There is as of yet no firm evidence that protests against police violence led to noticeable spikes in infection rates. A study published by the National Bureau of Economic Research found no overall rise in infections, but could not rule out that infections might have risen in the age demographic of the protesters. Health officials in Houston and Los Angeles have suggested the demonstrations there led to increased infections, but they have not provided data. In New York City, Mayor Bill de Blasio has instructed contact tracers not to ask if infected people attended protests.
The 10 epidemiologists interviewed for this article said near-daily marches and rallies are nearly certain to result in some transmission. Police use of tear gas and pepper spray, and crowding protesters into police vans and buses, puts people further at risk.
“In all likelihood, some infections occurred at the protests; the question is how much,” said Professor Lurie. “No major new evidence has emerged that suggests the protests were superspreader events.”
The coronavirus has infected 2.89 million Americans, and at least 129,800 have died.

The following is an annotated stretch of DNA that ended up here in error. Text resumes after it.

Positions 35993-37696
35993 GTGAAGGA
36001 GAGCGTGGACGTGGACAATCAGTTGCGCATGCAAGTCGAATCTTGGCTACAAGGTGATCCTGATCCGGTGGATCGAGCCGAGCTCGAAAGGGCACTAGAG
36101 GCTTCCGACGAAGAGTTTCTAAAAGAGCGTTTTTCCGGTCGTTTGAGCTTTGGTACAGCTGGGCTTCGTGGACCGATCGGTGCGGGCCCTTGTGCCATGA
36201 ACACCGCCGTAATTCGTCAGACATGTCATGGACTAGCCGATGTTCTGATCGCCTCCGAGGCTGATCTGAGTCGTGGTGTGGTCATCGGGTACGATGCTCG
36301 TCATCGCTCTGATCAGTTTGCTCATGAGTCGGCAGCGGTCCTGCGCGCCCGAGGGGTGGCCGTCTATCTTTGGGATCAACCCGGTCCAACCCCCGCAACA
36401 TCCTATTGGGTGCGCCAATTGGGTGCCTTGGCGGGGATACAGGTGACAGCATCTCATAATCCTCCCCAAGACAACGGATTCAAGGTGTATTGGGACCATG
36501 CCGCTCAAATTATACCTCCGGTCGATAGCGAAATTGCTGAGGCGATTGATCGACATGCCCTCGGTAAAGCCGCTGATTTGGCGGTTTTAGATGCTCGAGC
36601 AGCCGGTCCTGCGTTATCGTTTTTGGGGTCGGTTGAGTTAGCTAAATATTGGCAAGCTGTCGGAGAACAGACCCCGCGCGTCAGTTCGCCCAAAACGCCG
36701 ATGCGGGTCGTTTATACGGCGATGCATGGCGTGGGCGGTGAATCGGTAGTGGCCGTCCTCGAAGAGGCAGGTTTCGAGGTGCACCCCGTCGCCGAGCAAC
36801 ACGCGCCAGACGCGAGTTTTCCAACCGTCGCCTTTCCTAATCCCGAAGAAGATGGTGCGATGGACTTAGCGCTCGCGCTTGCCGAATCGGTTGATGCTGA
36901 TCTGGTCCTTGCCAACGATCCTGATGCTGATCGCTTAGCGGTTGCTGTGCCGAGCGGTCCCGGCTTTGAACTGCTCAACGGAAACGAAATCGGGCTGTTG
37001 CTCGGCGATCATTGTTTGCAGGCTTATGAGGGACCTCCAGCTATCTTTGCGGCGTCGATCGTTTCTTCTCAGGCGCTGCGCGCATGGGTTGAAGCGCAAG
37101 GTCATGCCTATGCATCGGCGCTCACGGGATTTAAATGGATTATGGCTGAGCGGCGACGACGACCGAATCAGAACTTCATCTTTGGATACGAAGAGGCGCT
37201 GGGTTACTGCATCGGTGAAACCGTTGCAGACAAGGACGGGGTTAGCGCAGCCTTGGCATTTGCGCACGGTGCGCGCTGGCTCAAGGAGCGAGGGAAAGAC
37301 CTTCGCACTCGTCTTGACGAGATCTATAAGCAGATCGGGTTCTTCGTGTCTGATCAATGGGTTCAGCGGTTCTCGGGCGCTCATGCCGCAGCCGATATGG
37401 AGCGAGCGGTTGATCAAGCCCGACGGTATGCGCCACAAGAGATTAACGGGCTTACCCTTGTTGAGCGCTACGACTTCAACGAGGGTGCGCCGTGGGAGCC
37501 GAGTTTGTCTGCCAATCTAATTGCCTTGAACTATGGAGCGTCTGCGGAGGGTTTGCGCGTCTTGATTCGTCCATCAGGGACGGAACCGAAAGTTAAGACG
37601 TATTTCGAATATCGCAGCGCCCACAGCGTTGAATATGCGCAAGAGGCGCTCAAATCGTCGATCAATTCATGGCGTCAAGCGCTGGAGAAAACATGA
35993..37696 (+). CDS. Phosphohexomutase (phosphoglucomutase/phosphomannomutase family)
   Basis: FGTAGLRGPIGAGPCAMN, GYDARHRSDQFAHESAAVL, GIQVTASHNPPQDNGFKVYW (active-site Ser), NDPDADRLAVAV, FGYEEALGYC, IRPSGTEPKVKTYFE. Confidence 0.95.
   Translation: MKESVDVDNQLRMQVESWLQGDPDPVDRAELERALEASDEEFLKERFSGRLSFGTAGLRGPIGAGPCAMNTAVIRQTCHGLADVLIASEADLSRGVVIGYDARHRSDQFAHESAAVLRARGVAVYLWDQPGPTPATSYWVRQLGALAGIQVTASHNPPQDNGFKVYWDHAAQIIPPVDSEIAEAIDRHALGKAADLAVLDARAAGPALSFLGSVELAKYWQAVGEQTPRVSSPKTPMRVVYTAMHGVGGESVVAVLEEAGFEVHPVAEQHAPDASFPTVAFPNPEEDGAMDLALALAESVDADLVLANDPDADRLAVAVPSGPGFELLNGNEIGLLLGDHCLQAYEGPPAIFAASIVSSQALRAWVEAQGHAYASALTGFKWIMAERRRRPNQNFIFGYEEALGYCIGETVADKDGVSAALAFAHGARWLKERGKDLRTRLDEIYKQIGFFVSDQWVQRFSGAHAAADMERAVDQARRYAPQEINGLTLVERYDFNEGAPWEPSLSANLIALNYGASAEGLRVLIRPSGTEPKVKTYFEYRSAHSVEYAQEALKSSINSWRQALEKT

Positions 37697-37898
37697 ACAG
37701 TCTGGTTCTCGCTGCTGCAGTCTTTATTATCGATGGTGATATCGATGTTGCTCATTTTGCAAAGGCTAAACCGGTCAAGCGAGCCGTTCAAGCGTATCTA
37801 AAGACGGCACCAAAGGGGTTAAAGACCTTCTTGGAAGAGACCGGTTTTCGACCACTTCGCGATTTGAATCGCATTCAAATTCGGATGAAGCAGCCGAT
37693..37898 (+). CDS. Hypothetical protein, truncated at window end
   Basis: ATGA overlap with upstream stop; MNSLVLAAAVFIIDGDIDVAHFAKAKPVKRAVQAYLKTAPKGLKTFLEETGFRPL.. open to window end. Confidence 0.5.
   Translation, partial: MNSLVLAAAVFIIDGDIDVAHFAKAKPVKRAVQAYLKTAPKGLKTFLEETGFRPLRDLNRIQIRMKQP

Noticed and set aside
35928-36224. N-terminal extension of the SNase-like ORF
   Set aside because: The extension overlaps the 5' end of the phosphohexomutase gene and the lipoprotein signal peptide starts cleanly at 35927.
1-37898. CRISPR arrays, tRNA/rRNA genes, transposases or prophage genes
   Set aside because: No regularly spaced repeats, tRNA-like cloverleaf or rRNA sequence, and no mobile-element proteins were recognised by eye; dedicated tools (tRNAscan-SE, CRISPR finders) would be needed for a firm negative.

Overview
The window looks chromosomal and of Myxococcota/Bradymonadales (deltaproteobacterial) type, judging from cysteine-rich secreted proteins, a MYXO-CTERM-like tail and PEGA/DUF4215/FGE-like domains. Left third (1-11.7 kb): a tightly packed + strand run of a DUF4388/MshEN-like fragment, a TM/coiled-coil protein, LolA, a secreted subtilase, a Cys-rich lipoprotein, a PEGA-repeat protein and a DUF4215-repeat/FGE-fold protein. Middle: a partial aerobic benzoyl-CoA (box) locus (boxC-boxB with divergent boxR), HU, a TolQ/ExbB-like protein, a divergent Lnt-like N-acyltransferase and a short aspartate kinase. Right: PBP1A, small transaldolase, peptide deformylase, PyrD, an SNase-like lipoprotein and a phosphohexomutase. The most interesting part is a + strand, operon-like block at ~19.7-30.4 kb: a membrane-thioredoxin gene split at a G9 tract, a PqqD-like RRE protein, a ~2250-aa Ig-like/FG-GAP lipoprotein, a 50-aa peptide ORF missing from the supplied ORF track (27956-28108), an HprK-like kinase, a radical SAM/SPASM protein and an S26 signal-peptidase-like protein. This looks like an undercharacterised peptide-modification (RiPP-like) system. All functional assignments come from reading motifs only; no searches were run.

The virus has hit Black and Latino Americans with a particular ferocity, hospitalizing those populations at more than four times the rate of white Americans. Many face underlying health issues, and are more likely than most Americans to live in densely populated housing and to work on the front lines of this epidemic. As a result, Latinos and Black people are dying at rates well in excess of white Americans.
Mary Travis Bassett, who is African-American, served as the New York City health commissioner and now directs the FXB Center for Health and Human Rights at Harvard University. She noted that even before Covid-19, Black Americans were sicker and died more than two years earlier, on average, than white Americans.
And she noted, police violence has long cast a deep shadow over African-Americans. From the auction block to plantations to centuries of lynchings carried out with the complicity of local law enforcement, blacks have suffered the devastating effects of state power.
She acknowledged that the current protests are freighted with moral complications, not least the possibility that a young person marching for justice might come home and inadvertently infect a mother, aunt or grandparent. “If there’s an elder in the household, that person should be cocooned to the best extent that we can,” Professor Bassett said.